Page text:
School trustee: carbon offset program unfair

After cutting a cheque to the Pacific Carbon Trust in the amount of $87,000 this year to achieve carbon neutrality, School District 27 is urging the provincial government to change the rules for public agencies attempting to achieve the zero emission target.

After cutting a cheque to the Pacific Carbon Trust in the amount of $87,000 this year to achieve carbon neutrality, School District 27 is urging the provincial government to change the rules for public agencies attempting to achieve the zero emission target.

Recently, the board resolved to write a letter to Finance Minister Kevin Falcon requesting that monies paid by public school districts be held in trust for future carbon neutral projects in corresponding districts rather than the current structure where they fund carbon neutral initiatives in the private sector.

Currently the public sector can only purchase offsets. It cannot provide them to the Pacific Carbon Trust, a Crown corporation that buys and sells offsets.

In 2010 the government began requiring public agencies to track their carbon emissions and purchase offsets from the Trust. The offsets are provided by approved projects submitted by private companies who then receive a portion of funding from the Trust to carry out those projects.

“It’s unfair for a district like ours, a northern district where fuel costs are high and we use a lot of fuel,” says Pete Penner, School District 27 trustee for Zone 2 of the current situation.

“We get penalized both for having to spend so much money on fuel and have to pay the carbon offset on top of it. It seems a bit ridiculous.”

For one remote facility the district purchased between $70,000 and $80,000 worth of diesel fuel to heat and provide electricity. In that situation, the district pays carbon tax on the fuel and purchases carbon offsets to negate emissions.

Penner says the school district currently has some green projects on the books but has no money to implement them. If public agencies could participate in the Trust, he says, that would provide a pool of money for districts wanting to upgrade.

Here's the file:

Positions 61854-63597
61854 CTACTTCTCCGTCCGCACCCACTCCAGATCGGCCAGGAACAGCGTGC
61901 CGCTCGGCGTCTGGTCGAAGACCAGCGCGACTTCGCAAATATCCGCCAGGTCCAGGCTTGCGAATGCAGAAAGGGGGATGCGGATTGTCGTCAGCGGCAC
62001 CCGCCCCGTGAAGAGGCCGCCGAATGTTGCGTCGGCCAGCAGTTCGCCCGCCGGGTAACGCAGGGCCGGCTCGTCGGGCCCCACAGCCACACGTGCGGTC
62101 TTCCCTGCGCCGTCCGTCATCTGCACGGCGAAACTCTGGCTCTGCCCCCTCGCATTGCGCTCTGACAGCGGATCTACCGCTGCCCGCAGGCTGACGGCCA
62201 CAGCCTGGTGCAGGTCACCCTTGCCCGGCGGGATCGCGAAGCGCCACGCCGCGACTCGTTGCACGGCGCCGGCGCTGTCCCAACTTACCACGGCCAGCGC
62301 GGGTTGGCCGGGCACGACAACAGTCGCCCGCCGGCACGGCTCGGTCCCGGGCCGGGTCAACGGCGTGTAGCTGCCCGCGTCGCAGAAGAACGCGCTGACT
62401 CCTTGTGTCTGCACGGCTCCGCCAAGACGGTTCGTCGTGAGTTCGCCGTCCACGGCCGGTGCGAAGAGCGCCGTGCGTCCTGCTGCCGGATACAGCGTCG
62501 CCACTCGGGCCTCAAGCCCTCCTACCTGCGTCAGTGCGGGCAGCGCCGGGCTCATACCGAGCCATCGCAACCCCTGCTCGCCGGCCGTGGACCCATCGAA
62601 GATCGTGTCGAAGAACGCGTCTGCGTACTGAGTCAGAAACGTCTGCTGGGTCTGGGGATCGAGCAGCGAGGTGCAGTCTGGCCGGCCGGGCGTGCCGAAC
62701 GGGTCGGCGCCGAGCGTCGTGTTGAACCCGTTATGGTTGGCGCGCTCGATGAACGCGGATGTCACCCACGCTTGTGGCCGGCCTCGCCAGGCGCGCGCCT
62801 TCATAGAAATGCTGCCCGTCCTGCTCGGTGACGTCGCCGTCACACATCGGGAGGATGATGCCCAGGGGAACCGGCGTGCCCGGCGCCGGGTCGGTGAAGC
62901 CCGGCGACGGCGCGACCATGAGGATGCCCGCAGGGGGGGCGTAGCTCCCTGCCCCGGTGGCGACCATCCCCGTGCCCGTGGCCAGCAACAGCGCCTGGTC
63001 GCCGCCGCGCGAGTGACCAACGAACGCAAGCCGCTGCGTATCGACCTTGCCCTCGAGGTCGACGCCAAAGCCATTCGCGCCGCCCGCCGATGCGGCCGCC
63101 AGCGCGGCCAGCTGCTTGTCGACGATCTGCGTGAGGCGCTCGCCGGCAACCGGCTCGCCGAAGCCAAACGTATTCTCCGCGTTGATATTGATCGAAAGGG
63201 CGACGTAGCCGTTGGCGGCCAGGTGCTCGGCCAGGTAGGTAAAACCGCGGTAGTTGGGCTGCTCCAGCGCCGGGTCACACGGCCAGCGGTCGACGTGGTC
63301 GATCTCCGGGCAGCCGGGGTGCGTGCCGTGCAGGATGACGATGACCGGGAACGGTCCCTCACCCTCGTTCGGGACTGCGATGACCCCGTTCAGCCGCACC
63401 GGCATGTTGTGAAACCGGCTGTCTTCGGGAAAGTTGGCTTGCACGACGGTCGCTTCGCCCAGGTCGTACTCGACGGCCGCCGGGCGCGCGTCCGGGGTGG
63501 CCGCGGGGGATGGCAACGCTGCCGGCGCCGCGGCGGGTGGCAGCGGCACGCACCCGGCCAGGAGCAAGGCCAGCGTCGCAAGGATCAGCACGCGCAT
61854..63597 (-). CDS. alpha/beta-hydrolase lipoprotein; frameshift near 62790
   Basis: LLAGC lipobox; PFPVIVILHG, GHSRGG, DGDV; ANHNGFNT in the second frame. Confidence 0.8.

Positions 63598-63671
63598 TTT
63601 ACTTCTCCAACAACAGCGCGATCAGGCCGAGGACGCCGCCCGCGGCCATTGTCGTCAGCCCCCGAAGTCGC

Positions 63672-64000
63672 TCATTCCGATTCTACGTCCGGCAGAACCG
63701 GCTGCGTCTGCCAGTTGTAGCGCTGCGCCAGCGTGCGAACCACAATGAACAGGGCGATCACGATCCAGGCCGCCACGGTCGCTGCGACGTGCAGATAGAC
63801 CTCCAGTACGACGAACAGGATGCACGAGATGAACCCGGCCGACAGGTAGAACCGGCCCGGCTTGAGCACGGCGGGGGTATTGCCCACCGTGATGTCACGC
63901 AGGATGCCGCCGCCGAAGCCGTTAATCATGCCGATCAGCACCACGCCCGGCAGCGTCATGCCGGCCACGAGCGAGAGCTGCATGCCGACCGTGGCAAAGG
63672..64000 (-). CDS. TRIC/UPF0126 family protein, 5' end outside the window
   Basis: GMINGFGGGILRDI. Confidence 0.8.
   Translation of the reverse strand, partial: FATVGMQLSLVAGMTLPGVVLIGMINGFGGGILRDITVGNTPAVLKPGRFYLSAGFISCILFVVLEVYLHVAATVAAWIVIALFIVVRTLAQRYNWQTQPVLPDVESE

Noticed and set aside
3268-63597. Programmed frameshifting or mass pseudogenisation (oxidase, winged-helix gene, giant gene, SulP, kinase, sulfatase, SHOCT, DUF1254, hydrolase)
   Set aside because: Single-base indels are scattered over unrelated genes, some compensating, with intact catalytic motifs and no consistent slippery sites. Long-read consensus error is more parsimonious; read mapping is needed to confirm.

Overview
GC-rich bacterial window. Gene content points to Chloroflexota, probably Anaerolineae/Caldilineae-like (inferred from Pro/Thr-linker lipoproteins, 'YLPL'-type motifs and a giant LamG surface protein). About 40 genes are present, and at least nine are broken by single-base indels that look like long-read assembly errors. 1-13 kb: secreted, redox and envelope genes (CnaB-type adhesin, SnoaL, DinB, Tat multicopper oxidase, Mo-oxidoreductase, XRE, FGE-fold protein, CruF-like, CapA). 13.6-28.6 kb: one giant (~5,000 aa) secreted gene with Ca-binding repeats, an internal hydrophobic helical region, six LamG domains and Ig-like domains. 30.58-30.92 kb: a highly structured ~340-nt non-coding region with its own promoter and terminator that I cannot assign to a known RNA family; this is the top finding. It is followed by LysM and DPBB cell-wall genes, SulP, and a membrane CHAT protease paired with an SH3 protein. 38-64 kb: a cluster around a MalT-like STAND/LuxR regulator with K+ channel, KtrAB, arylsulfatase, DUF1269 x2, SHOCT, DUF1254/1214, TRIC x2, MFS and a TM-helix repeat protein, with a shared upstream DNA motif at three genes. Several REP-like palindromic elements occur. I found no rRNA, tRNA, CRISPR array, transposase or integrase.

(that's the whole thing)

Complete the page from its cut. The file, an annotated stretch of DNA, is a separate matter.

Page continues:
“We have energy saving projects all around the district with solar projects on the roof, solar water heating and a geothermal project and the reason we’re not doing more of it is we can’t apply for those (PCT) funds.”

Cariboo North MLA Bob Simpson agrees that school boards are being put in an untenable position.

“What’s happening now is you’re taking money away from them,” Simpson says. “So any money they might have with additional funds to do an energy retrofit they don’t have that ability so they are doubly punished when they can’t reduce their emissions and they have to pay for emissions,.

Simpson is further concerned that education money is not being used to fund education, and that the public sector is required by law to reduce emissions when the private sector isn’t.

“Only the public sector is penalized on a per-emission basis, where as the private sector doesn’t have any hard targets and they get subsidized. So that’s where the public policy is just wonky,” he says.

As of March 31 the government, says Simpson, has run out of the funds for school districts to perform energy retrofits; that money is not scheduled to be renewed.

The local school district has made use of funds from both the provincial government and public agencies like B.C. Hydro to lower its facilities carbon footprints.

Simpson has requested that the government consider making a trust for public agencies and one for private businesses that would allow both to take advantage of funds through the PCT.

“I agree with carbon neutrality and I agree it’s a laudable goal. … The issue is how do we go about it and whether the way we’re doing it is fair,” Simpson says.

Cariboo Chilcotin MLA Donna Barnett says the program has not been set up the way Simpson or the school district propose and suggests that while school districts across the province paid $5 million to purchase carbon offsets they received $25 million over five years for energy conservation projects and carbon tax reimbursements from the provincial government. However, she agrees that money has now been spent and isn’t sure whether it will be renewed.

“You have to have incentives for everybody (business) to buy into programs like this,” says Barnett of the carbon offset program.

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